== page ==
The Cognitive and Information Sciences (CIS) Ph.D. program emphasizes collaborative and interdisciplinary research training. Cognitive science is a growing interdisciplinary field that combines knowledge and techniques from the social, natural, and computational sciences and philosophy to address problems related to mind, brain, and behavior. Typically, CIS graduate students work closely with one or more faculty in pursuing scientific research, while taking a series of courses that can be tailored to the specific needs and specialization of the student. An outline of the program’s requirements is below.
The CIS program has multiple means of supporting graduate students. Primarily, during the academic year, students serve as teaching assistants to faculty members. This position provides a full stipend and complete tuition waiver. In addition, some students spend a few semesters on a faculty member’s grant project, providing support through research specifically. Students almost always receive some form of summer stipend in order to support their research activities during the off-season. For more details aboutUC Merced’s internal awards and fellowships: https://graduatedivision.ucmerced.edu/funding/internal.
CIS students must satisfy the following course requirements. When necessary, students may consult with their advisors and advisory committee to identify particular courses that satisfy the requirements. All of the courses below must be at least 3 units.
- Cognitive Science Foundations I & II courses (COGS 201 & 202)
- During each semester in residence at UCM, enroll in Cogsci Graduate Seminar (COGS 250)
- One graduate level course in statistics or data analysis
- One graduate level course in computational modeling
- Two elective graduate level courses
Research Projects in First and Second Years
Each student must give a talk on a research project they are working on at the end of their first year, and at the end of their second year. Unless otherwise arranged, first and second year talks will occur on the same day near the end of the semester, such as the 2nd Friday of May, in a mini-conference format attended by CIS members. Students must also write a research report each year (no less than 10 pages). All 1st year reports will be due shortly after the day of presentations (e.g. last Friday of May, to allow time for revision based on feedback), and all 2nd year reports will be due shortly beforehand (e.g. first Friday of May, to give faculty advisors time to review it before talks). Advisory committees will evaluate reports and presentations in terms of progress towards professional academic work in one or more areas of cognitive science. 1st year reports will be given a grade of Pass, Conditional Pass, or Fail, whereas 2nd year reports may be given Revise and Resubmit as a grade, allowing for rounds of revision. Faculty must provide the first round of feedback by one month from submission of their respective reports, and the final grade by three months from submission.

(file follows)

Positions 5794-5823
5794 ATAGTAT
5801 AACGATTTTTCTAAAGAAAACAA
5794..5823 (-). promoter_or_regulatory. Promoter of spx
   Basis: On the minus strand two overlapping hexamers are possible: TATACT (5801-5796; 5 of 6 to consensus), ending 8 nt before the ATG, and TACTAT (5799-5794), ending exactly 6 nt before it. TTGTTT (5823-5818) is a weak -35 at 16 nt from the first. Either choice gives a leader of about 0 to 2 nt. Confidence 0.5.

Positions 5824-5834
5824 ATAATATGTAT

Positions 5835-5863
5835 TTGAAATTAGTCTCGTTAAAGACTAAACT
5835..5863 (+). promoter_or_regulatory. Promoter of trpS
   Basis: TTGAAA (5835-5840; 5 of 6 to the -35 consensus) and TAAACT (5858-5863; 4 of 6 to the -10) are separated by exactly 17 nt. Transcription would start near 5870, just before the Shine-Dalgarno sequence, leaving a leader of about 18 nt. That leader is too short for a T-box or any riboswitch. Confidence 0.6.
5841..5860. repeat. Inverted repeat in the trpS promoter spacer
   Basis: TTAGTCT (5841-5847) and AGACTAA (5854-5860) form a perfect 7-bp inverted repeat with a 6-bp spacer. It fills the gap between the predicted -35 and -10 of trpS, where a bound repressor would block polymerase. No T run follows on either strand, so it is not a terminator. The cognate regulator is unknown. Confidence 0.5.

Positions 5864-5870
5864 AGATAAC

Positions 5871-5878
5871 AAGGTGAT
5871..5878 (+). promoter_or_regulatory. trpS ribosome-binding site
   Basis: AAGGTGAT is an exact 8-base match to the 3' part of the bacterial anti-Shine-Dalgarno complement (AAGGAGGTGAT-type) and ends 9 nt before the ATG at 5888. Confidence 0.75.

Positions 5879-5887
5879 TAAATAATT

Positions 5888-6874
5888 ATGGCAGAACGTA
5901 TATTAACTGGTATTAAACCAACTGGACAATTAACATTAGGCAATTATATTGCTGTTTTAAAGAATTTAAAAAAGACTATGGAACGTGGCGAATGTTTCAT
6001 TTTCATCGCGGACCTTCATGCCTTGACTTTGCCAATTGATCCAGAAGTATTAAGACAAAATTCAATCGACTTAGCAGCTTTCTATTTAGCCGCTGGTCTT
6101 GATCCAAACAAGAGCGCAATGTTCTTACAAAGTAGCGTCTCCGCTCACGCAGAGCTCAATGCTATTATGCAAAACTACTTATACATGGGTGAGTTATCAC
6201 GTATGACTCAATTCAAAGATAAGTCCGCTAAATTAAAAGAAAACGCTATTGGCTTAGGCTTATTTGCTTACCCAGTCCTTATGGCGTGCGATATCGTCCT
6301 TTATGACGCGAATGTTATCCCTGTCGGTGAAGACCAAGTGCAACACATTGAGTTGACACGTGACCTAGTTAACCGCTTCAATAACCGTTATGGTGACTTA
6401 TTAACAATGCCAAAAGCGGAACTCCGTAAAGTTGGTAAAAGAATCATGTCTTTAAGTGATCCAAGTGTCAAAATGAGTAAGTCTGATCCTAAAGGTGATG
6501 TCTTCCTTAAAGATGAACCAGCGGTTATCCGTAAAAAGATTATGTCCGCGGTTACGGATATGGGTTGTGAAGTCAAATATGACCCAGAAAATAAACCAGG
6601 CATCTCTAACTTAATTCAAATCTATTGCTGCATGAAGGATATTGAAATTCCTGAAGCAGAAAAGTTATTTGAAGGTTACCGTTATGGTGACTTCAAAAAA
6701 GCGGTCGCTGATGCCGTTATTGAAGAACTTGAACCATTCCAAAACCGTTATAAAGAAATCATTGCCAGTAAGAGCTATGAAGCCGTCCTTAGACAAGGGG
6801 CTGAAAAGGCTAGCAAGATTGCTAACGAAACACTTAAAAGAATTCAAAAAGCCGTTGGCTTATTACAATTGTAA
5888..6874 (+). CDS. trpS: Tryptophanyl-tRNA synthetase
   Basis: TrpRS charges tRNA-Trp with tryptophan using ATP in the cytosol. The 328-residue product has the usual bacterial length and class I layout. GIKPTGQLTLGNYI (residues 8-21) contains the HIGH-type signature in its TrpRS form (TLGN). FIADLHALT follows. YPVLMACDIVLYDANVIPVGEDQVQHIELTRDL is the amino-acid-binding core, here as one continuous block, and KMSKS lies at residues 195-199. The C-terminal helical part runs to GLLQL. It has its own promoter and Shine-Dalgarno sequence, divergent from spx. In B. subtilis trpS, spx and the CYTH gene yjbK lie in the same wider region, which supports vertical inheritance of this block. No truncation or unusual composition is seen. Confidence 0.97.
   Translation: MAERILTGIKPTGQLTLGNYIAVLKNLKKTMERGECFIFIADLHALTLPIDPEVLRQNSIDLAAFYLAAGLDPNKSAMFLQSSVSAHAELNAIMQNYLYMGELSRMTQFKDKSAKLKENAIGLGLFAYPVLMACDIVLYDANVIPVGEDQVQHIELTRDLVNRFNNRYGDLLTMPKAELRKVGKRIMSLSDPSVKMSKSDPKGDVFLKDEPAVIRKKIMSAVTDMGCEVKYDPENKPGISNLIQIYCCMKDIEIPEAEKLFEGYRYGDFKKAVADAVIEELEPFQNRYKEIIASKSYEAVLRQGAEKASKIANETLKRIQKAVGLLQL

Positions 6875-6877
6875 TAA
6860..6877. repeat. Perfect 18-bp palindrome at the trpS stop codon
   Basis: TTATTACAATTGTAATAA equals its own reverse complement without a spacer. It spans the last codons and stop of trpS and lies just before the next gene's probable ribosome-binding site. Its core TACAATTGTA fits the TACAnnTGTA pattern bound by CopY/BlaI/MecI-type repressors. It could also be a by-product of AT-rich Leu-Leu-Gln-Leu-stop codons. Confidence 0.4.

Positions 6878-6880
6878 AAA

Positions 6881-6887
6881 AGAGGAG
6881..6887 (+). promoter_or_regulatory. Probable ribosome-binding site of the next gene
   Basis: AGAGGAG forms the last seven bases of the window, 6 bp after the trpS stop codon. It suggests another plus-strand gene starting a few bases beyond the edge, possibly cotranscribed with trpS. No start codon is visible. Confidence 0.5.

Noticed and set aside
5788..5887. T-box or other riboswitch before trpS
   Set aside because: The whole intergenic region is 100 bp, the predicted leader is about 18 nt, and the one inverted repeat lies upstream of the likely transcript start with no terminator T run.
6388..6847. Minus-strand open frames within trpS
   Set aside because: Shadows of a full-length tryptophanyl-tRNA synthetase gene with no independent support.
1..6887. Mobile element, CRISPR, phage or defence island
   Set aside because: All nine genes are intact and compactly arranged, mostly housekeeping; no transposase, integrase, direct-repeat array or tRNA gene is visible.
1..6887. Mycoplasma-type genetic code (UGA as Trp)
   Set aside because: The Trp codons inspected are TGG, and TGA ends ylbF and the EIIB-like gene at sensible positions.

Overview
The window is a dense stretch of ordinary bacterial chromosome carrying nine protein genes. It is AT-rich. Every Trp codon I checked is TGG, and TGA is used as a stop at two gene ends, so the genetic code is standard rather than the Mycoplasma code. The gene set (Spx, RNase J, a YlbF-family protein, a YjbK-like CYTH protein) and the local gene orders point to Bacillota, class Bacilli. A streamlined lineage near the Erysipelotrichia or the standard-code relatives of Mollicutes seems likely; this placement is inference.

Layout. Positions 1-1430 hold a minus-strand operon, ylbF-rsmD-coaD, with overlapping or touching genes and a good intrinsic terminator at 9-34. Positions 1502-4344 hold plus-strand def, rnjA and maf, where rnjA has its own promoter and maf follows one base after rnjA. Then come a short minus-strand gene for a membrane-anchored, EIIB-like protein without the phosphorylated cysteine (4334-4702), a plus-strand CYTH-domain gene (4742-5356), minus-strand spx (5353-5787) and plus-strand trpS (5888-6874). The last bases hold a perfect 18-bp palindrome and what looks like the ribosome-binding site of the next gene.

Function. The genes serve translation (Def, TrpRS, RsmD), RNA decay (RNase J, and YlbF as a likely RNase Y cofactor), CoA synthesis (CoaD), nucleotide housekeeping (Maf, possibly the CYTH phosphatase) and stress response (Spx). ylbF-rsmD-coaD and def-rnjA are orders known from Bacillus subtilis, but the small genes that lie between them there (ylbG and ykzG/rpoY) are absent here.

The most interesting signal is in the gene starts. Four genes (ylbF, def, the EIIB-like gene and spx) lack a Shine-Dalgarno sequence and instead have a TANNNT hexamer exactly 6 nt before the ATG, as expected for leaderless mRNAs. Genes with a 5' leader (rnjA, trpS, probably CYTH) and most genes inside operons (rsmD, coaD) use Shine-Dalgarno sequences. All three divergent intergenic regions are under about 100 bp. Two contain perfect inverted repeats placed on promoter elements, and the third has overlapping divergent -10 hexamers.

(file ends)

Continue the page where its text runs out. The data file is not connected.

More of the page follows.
Open Technical Seminar
Students are required to give at least one oral presentation prior to graduation. The seminar may be given in any scholarly public venue that is approved by the student’s advisory committee (at the time the talk is given). At least one CIS faculty member must be present at the seminar.
Teaching Assistant Requirement
Students must serve as a teaching assistant in at least two semesters. Each appointment must be a “full” TA appointment (50%). Twenty five percent appointments may also be used to fulfill this requirement.
Integrative Review Papers
Students must receive passing grades on two integrative review papers (no less than 20 pages each, about 30 references each) submitted to their advisory committee, normatively at the end of third year in residence. Each must cover three or more of six topics identified in the proposal sections included below, and all six topics must be covered across the two papers. The advisory committees use the same evaluation process as for second year projects:
- Behavioral Science
- Computational Modeling
- Cognitive Engineering
- Linguistic Analyses
- Philosophical Methods
Ph.D. Candidacy Examination
Students must pass a candidacy exam, typically in the third or fourth year, in order to begin work on their dissertation. The exam consists of a written dissertation proposal (about 30 pages in length) and an oral defense of the dissertation, which takes place privately with the student’s advisory committee. The oral defense may also include general questions about topics in cognitive science covered in the student’s integrative review papers.
Students must successfully complete a written doctoral dissertation containing an original contribution to scientific knowledge in some domain within cognitive and information sciences. The dissertation should contain material of a quality that is worthy of scholarly publication, and must be formatted according to campus guidelines for dissertation manuscripts. The student must also give an oral presentation of the dissertation that is open to the campus community, and the presentation is followed by a private session of questions and discussion with the advisory committee.
Program Learning Outcomes
- Understanding foundational concepts in cognitive and information sciences.
- Skillful use of foundational methods in cognitive and information sciences.
- Scientific communication skills.
- Ability to integrate knowledge across the disciplines that compose cognitive and information sciences.
- Expertise in a specific scientific domain.
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